Many Canadians can’t manage increased mortgage payments
Home ownership continues to be a primary financial goal for countless Canadian families. But a little caution might go a long way – with record-low interest rates and soaring house prices, many homeowners are teetering on the edge of financial hardship.
In a recent poll released by Manulife Bank of Canada, an alarming number of Canadian homeowners have indicated that they would struggle financially if their monthly mortgage payments grew slightly.
According to the poll:
- Canadian homeowners with a mortgage carry an average of $190,000 in mortgage debt;
- Forty percent would struggle to make their mortgage payments within three months of a job loss;
- An increased number of homeowners have to choose between debt repayment and retirement savings;
- More than one-third would face financial hardship if their mortgage payments increased by just ten percent;
- Another fifteen percent claim they couldn’t handle any mortgage increase; however
- Eighty percent would cut back on discretionary spending to reduce debt.
Jeff Schwartz, executive director of Consolidated Credit Counseling Services of Canada, says these numbers should be a wake-up call to homeowners teetering on the edge of financial turmoil.
“We have known for a long time that most Canadians will face financial difficulty if interest rates rise or they are faced with sudden job loss,” says Schwartz. “Homeowners, and all Canadians for that matter, need to get their financial house in order. They need to take steps today to pay down debt and save for the future.”
“Consumers also need a reality check when it comes to their housing costs. We need to ensure that our mortgage payments are not pushing us to the edge of a debt disaster,” adds Schwartz.
While Schwartz is encouraged by the number of Canadians who are willing to cut back on discretionary spending in order to reduce debt, he is still concerned that many Canadians don’t know how close they really are to a financial free-fall.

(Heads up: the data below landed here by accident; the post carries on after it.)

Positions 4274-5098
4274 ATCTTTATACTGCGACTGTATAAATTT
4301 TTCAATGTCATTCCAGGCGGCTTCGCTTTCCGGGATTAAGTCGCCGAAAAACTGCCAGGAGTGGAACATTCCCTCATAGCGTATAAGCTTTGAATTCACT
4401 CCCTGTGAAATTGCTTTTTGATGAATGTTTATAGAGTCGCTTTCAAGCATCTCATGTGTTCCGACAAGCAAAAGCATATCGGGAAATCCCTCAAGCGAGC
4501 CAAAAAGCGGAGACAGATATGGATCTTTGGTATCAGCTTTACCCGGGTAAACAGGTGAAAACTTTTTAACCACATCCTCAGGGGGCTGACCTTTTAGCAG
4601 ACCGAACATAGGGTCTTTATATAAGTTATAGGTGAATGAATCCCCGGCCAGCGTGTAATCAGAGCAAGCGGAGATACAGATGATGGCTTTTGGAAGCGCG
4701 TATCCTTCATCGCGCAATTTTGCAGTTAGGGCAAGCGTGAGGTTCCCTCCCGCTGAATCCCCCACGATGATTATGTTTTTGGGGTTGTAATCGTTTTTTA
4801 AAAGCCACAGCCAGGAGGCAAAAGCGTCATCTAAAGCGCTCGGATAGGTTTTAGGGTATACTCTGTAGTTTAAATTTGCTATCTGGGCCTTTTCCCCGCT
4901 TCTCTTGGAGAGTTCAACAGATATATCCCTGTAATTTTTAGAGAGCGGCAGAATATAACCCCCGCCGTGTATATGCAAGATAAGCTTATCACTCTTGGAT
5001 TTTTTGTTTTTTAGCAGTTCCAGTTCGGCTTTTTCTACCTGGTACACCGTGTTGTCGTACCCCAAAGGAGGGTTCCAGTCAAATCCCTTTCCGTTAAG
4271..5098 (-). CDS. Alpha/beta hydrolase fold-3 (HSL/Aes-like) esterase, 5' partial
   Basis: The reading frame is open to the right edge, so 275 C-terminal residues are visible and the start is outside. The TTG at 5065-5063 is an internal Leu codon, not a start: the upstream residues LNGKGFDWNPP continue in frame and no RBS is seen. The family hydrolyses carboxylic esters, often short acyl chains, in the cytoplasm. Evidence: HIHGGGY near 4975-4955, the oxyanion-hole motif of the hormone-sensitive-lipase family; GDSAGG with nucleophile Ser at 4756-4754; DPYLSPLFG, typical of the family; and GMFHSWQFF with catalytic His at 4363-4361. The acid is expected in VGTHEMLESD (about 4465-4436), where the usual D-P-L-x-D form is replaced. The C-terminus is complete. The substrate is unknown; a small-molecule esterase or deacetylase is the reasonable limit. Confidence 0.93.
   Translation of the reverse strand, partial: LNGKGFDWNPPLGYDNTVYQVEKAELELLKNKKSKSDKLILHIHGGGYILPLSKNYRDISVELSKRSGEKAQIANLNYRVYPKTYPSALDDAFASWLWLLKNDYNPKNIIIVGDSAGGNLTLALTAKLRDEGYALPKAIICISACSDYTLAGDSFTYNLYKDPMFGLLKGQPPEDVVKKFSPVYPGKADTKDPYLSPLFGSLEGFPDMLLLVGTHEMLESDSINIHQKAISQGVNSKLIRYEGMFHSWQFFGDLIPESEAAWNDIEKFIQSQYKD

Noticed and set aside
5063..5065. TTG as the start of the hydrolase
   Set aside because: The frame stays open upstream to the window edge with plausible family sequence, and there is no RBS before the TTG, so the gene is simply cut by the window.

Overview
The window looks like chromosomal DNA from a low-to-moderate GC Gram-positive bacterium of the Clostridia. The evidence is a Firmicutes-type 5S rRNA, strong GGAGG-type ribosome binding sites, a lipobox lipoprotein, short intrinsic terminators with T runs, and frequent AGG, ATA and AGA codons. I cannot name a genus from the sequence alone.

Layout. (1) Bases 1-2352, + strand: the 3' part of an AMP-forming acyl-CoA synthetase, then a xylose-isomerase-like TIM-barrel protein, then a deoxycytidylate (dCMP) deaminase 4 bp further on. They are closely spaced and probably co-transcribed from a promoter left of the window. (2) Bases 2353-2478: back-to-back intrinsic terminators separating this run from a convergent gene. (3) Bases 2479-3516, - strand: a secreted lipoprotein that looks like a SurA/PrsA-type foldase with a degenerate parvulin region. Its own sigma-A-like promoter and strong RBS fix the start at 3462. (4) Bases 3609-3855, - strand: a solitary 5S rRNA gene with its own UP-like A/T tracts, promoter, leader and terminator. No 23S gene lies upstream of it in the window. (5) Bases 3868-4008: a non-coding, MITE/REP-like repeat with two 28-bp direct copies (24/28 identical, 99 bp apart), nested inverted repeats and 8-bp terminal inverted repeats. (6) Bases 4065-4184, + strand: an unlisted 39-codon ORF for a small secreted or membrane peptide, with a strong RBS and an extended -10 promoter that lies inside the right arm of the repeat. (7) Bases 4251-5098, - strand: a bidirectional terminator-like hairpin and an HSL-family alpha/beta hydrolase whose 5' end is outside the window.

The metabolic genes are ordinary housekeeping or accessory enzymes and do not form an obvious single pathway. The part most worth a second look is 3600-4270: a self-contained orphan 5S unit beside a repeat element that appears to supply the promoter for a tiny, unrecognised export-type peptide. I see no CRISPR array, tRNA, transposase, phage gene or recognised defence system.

To help consumers better understand the financial implications of an increased mortgage payment, Schwartz and the team at Consolidated Credit offer these warning signs that your mortgage may be too big for your budget:
- Your debt-to-income ratio is too high. As a general rule, your monthly housing costs (mortgage, property taxes, utilities and maintenance fees) should not exceed 30 percent of your household gross monthly income. If your debt-to-income ratio is higher than this, a change in interest rates or a sudden loss or reduction of income could be detrimental to your bottom line.
- You can only meet the minimum on your credit cards. Making the monthly minimum payments on your credit cards may keep your lenders at bay, but it is a clear sign that you are carrying more debt than you can realistically afford. Creating a debt payment plan can help eliminate unsecured debt and free up room in your budget if mortgage payments should increase.
- You’re letting your house go. Maintenance is a key part of home ownership. If you begin ignoring small home maintenance issues (such as a broken dishwasher or leaky faucet) because you simply don’t have the budget room there is a good chance you are teetering on the edge of too much debt. Home maintenance needs to be part of your household budget in order to avoid more expensive issues in the future, as well as to maintain the value of your home.
- You don’t have an emergency fund. Most financial experts agree that homeowners need to save between three and six months of living expenses to cover your financial obligations in case income becomes unstable. If your mortgage and other expenses are making emergency savings impossible, it is time to reevaluate your budget and make room for a cushion to fall back on.
- You’re not saving for retirement. Have you ever heard that it is important to pay yourself first? If you are not dedicating some income to retirement savings, you could be one of the many Canadians who have a mortgage that is too big for your budget. It can also be an indication that your spending is out of control, or that your debt load is too large for your income.
Consumers should continuously be looking at their household budgets. If you find you are having a hard time working out the numbers and you are struggling to make ends meet, consider speaking with a financial advisor or credit counsellor. Call today to speak to a trained credit counsellor and find out how you can get your budget under control. You can also try our Free Debt Analysis online and a counsellor will reach out to you.